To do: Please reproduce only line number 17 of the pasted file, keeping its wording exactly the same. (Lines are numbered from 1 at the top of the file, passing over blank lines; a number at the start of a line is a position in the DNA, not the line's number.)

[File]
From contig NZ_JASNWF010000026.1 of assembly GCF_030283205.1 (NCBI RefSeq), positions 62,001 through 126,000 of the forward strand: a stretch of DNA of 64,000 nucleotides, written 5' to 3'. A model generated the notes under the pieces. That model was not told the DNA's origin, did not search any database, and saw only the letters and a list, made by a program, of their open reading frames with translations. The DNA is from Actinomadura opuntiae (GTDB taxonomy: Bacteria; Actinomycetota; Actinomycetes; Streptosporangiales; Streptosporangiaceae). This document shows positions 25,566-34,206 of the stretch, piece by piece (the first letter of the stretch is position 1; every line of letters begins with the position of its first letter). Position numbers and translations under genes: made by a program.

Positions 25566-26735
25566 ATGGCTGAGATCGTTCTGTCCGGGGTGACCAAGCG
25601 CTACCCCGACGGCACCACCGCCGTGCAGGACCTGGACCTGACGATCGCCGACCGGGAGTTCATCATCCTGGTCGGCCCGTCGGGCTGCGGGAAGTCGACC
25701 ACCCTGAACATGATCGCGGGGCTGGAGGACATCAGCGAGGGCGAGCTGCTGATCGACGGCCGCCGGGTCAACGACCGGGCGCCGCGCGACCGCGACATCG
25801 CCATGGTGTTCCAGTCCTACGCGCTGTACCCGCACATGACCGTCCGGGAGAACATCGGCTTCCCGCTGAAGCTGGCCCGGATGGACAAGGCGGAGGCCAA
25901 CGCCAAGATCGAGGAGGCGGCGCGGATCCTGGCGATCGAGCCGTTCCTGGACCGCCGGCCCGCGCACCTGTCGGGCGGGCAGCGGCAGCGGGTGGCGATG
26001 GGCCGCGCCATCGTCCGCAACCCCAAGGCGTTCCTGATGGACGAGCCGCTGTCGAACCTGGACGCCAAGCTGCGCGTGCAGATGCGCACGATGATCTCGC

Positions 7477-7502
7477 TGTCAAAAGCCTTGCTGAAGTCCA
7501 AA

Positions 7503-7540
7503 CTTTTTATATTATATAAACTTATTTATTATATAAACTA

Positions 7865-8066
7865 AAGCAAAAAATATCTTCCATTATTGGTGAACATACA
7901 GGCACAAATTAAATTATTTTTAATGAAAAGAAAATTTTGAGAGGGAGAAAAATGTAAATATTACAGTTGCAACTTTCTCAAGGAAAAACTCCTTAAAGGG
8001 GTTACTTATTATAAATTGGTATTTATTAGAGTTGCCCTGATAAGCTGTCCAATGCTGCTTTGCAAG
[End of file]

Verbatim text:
8001 GTTACTTATTATAAATTGGTATTTATTAGAGTTGCCCTGATAAGCTGTCCAATGCTGCTTTGCAAG